Dale and Leilani Neumann are Pentecostal Christians. Their 11 year old daughter, Kara, fell ill. In fact she had (undiagnosed) diabetes. Her parents refused to obtain medical help. Instead they prayed.
‘Kara’s father testified that death was never on their minds. He testified that he knew Kara was sick but was “never to the alarm of death,” and even after she died, her father thought that Jesus would bring Kara back from the dead, as he did with Lazarus.
The parents and friends testified that the parents took tangible steps to help Kara. The mother tried to feed Kara soup and water with a syringe, but the liquid just dribbled out of Kara’s mouth. The father tried to sit Kara up, but she was unable to hold herself up. At some point, Kara involuntarily urinated on herself while lying unresponsive on the couch, so they carried her upstairs and gave her a quick sponge bath while she lay on the bathroom floor.
At one point, Kara’s maternal grandfather suggested by telephone that they give Kara Pedialyte, a nutritional supplement, in order to maintain the nutrients in her body. The mother responded that giving Kara Pedialyte would be taking away the glory from God. Kara’s mother had told another visiting friend that she believed that Kara was under “spiritual attack.”
Friends Althea and Randall Wormgoor testified that they arrived at the Neumanns’ home on Sunday at approximately 1:30 p.m. The Wormgoors saw that Kara was extremely ill and nonresponsive. Her eyes were partially open but they believed she needed immediate medical attention. Randall Wormgoor pulled Kara’s father aside and told him that if it was his daughter, he would take her to the hospital. The father responded that the idea had crossed his mind, and he had suggested it to his wife, but she believed Kara’s illness was a test of faith for their family and that the Lord would heal Kara….’ 
But the Lord did not. Or at least not physically. Kara died from diabetic ketoacidosis. The evidence was that, with conventional medical care, she would have lived. Continue reading
On 9 May 2013, Salla Sariola, from ETHOX, gave a fascinating talk at the St Cross Ethics Seminar, based on work done collaboratively with Bob Simpson (Durham). The presentation focused on the large number of self-poisonings which have been taking place in Sri Lanka, often using lethal agricultural pesticides and herbicides unavailable in many developed countries. This presentation is now available as a podcast at the bottom right of the Oxford Uehiro Centre main webpage. Continue reading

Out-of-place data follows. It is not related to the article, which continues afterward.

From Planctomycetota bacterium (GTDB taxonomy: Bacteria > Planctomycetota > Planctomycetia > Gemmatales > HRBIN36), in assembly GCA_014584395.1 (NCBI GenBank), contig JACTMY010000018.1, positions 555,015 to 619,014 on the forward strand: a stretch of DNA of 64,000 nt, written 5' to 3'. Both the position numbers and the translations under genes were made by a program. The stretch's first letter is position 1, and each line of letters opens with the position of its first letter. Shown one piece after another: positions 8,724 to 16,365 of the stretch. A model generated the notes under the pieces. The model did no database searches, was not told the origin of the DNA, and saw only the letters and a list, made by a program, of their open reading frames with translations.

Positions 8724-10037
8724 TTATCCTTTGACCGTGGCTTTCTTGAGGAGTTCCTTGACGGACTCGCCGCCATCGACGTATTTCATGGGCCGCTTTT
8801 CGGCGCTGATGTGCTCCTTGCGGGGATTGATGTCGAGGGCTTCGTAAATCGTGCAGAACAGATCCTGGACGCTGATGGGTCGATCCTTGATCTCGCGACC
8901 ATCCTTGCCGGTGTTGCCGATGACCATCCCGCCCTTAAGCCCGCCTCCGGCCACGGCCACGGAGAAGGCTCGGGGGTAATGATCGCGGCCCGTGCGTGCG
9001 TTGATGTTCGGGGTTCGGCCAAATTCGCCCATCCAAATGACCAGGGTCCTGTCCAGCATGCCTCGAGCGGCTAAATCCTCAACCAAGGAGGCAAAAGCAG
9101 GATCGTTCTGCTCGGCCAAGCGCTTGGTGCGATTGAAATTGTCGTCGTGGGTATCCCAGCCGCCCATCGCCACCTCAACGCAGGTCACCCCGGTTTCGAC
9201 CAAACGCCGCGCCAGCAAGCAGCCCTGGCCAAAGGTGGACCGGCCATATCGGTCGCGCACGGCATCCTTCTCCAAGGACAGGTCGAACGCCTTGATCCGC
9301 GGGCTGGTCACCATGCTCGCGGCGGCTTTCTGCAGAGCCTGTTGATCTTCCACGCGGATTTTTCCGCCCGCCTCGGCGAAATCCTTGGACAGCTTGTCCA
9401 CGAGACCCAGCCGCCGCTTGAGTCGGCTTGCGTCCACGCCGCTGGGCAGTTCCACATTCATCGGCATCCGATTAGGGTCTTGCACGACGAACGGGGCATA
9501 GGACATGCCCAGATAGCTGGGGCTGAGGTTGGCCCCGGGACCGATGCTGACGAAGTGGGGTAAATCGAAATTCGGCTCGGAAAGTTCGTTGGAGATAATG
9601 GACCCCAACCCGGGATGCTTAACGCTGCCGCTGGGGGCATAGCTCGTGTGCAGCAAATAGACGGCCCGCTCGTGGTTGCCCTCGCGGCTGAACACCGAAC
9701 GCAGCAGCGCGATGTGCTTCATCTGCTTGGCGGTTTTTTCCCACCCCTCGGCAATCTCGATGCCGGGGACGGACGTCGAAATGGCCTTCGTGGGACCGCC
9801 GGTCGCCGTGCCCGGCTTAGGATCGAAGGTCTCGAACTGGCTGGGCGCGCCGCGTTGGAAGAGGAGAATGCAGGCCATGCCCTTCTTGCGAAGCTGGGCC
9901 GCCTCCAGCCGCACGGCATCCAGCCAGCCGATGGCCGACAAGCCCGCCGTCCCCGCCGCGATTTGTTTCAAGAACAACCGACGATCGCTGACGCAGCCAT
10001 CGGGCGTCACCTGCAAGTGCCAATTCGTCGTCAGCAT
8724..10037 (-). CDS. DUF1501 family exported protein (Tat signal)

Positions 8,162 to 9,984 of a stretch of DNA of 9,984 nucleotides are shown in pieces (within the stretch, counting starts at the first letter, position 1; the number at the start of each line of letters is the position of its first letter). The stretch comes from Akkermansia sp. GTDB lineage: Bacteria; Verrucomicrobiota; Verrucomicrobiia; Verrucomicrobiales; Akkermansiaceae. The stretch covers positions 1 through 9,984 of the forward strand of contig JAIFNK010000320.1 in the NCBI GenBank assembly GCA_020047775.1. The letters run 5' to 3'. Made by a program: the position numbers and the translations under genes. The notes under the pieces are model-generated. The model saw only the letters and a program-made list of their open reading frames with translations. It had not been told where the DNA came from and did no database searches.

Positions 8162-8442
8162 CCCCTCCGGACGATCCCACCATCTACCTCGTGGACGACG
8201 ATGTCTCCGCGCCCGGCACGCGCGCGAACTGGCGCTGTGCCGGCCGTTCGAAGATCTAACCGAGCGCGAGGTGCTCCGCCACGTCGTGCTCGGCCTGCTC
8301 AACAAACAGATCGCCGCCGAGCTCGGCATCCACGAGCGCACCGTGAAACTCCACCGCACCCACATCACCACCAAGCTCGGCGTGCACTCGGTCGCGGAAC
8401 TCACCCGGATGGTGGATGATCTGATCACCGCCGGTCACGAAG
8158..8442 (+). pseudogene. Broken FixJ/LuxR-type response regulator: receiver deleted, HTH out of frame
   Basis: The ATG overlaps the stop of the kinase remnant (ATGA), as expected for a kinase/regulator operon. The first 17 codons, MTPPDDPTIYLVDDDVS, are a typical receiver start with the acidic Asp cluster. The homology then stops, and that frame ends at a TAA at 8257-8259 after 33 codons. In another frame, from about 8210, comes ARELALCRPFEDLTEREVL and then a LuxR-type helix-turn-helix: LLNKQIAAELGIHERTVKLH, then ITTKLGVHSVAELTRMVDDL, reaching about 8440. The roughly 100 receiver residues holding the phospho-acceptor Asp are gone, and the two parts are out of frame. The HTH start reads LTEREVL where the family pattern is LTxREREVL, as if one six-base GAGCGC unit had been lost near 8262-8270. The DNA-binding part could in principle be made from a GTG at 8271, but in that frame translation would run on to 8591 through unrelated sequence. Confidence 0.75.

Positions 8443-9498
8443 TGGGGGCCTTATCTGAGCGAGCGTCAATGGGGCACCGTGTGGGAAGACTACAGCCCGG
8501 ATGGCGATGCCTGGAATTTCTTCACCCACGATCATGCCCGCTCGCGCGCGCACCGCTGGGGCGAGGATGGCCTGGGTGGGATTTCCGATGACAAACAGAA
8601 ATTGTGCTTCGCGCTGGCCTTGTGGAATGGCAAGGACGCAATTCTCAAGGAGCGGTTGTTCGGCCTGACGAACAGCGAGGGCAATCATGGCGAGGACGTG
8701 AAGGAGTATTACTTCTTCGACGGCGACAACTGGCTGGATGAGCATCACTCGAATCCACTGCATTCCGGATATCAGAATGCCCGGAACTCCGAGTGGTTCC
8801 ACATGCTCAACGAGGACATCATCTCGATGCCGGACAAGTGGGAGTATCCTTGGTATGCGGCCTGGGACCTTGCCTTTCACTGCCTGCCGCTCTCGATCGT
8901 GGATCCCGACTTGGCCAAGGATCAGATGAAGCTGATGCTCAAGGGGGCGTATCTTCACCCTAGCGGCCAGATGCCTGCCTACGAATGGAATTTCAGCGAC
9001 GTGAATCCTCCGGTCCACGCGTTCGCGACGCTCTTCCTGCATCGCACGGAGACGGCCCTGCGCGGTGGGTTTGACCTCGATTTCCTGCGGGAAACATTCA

I’ve been to Cologne recently, one of Germany’s main Carnival cities. In the window of a shop I passed, I saw some residues of the just ended Carnival season for sale – amongst other things, a Native American costume. Like many others of the sort, it consisted of a brown faux suede suit, a colourful feather hair decoration, and a little fake axe. And – not to my surprise – it showed far more skin that it concealed. Unfortunately, I didn’t take a picture. However, “Indian” Carnival and Halloween costumes like that can be found all over the internet, may it be in the (sadly unavoidable) “sexy” women’s version like the one I saw, or in the male “warrior / chief” version.
By Lachlan de Crespigny and Julian Savulescu
An emergency centre doctor working in Germany has claimed 2 nearby catholic hospitals refused to accept a rape victim who needed treatment, in case she was pregnant . This was allegedly in line with their ethics committee’s policy to refuse to examine sexual assault victims in an effort to avoid future treatments such as the morning after pill coming into conflict with the hospital’s catholic ethos. The hospitals claim this was a misunderstanding and await an internal inquiry.
The Catholic Church does not support abortion and includes the morning after pill as an abortifacient. It is in violation of Catholic (ethical) standards. The doctor making the claims says that Cologne’s Cardinal Meisner had been consulted.
The Catholic Church insists life must be protected with the utmost care from the moment of conception. From the first moment of his or her existence, a human being must be recognized as having the rights of a person. But in this case, they did not only deny the rape victim access to legal contraceptives, they refused to treat or examine her in any way for any of the resulting injuries of the rape. They did not treat her in her hour of need as a person who deserved the utmost care.